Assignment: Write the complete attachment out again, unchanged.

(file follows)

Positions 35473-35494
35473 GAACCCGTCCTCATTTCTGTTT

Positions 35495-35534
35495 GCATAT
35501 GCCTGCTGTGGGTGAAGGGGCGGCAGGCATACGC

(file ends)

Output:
Positions 35473-35494
35473 GAACCCGTCCTCATTTCTGTTT

Positions 35495-35534
35495 GCATAT
35501 GCCTGCTGTGGGTGAAGGGGCGGCAGGCATACGC